European police arrest 17 in raid on 'extremist network' with ISIS links

ASSOCIATED PRESS
ROME
Published 13.11.2015 20:56
Updated 13.11.2015 21:18
Italian officials during a press conference in Rome, Italy 12 November 2015, over the anti terrorism operation in which 17 arrest warrants for Iraqi Kurds have issued. (EPA Photo)
Italian officials during a press conference in Rome, Italy 12 November 2015, over the anti terrorism operation in which 17 arrest warrants for Iraqi Kurds have issued. (EPA Photo)

Police on Thursday announced a swoop on a European extremist network that was allegedly planning to kidnap diplomats and carry out attacks to try to spring its leader out of detention in Norway.

Seventeen arrest warrants were issued and 13 people were detained in Italy, Britain and Norway, according to Eurojust, the EU's Judicial Cooperation Unit.

The other wanted suspects were believed to be fighting in Iraq or Syria for the Islamic State of Iraq and al-Sham (ISIS) group, according to Italian police, who lead the operation.

Investigators said the network was trying to free Norway-based fundamentalist preacher Najmuddin Ahmad Faraj -- also known as Mullah Krekar -- who is listed as a terrorist by the United States and United Nations.

Krekar has been serving time since 2012, apart from a brief period at the beginning of this year. He was freed in January after completing his sentence for intimidation and death threats, but rearrested at the end of February for inciting crime.

Giuseppe Governale of the Italian police's Special Operations Group told journalists the operation had "dismantled an integrated cell that included -- in addition to Italy -- Britain, Norway, Finland, Switzerland and Germany".

The sting on the cell, which was "affiliated with ISIS", was "the most important police operation in Europe in the last twenty years".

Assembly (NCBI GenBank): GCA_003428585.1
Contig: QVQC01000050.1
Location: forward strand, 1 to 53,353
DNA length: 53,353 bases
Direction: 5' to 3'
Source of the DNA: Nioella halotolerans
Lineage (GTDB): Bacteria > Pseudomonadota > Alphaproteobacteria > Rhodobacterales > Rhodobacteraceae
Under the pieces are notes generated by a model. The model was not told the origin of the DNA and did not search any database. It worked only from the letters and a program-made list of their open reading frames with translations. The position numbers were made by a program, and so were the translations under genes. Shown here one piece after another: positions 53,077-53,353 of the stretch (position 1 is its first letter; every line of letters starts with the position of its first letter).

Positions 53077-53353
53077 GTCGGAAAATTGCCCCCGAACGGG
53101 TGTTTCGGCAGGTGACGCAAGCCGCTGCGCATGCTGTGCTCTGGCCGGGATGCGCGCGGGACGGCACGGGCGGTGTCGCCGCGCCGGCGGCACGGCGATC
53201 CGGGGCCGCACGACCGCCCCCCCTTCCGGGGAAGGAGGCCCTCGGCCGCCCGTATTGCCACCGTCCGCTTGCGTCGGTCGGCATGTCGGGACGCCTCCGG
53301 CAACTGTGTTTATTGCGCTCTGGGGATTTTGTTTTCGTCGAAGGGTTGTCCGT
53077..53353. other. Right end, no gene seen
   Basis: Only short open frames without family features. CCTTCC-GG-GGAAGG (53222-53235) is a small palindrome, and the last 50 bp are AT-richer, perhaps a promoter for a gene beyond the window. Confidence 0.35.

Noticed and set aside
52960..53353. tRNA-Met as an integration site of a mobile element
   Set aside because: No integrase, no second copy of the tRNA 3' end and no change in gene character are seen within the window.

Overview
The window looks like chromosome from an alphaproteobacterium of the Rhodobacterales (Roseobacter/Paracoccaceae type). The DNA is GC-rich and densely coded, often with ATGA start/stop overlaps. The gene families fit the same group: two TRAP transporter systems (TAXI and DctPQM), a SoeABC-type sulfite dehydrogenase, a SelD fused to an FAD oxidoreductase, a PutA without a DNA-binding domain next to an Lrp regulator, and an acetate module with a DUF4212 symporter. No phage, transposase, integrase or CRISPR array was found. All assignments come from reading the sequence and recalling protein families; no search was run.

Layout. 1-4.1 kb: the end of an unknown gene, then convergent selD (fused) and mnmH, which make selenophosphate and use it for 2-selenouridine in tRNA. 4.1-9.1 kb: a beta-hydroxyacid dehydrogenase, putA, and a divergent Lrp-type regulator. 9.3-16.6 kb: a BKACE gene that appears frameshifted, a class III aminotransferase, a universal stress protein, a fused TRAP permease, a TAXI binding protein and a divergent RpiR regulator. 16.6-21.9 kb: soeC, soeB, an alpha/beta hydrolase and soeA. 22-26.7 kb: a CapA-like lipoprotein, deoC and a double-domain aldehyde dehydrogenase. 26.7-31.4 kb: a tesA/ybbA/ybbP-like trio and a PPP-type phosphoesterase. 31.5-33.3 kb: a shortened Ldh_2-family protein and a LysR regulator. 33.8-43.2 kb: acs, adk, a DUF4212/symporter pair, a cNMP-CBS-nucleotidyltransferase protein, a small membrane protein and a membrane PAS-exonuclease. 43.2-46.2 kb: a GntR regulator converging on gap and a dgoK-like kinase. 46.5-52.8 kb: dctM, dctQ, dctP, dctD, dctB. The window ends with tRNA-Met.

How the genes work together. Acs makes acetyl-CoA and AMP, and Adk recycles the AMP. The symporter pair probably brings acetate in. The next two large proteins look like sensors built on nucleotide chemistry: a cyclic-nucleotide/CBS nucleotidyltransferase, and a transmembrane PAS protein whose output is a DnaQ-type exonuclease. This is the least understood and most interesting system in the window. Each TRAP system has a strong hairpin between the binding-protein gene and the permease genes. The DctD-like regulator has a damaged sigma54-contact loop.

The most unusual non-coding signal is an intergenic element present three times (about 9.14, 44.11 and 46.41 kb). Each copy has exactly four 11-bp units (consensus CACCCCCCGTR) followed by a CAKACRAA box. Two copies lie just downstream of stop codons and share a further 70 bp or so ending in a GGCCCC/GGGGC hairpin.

The network developed "on the 'dark web', little-known (Internet) platforms that we have managed to penetrate," Governale said, adding that the swoop has allowed police to scupper "a process of recruitment, of sending (fighters) into combat abroad".

Governale said the network "was about to continue sending many other extremists abroad; it was about to carry out attacks, including suicide bombings, to try to free their chief, Mullah Krekar".

They were planning "attacks against Norwegian and British diplomats in the Middle East", including "kidnappings to allow them to negotiate Krekar's release in exchange for prisoners", as well as attacks on "members of parliament in Norway".

The 59-year-old Krekar, a Kurdish Iraqi, has been living in Norway since 1991. He has been at risk of deportation since 2003 after Norwegian authorities ordered him to be expelled as a threat to national security.

He has been accused of inciting racial hatred and is renowned for inflammatory statements, including declaring Al-Qaeda mastermind Osama Bin Laden "a good Muslim" and comparing former American president George Bush to Adolf Hitler.

While courts upheld the expulsion ruling, Norwegian law bars him from being deported to Iraq, where he risks the death penalty.

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